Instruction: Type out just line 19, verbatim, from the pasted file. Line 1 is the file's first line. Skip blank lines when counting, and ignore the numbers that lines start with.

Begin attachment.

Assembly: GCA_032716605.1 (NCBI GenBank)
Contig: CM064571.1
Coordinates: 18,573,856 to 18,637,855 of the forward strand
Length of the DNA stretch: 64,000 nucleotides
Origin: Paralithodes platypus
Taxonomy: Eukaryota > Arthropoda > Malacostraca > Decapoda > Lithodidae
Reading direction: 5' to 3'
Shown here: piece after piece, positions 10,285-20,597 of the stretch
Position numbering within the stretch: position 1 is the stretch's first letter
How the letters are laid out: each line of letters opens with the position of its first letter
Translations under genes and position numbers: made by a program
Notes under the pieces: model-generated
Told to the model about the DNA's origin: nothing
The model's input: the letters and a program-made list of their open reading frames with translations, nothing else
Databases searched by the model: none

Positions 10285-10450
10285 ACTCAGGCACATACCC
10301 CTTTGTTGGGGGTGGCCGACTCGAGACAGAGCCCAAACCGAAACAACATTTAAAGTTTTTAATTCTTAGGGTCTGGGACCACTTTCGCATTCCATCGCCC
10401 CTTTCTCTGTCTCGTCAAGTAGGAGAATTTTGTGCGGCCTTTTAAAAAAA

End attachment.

10401 CTTTCTCTGTCTCGTCAAGTAGGAGAATTTTGTGCGGCCTTTTAAAAAAA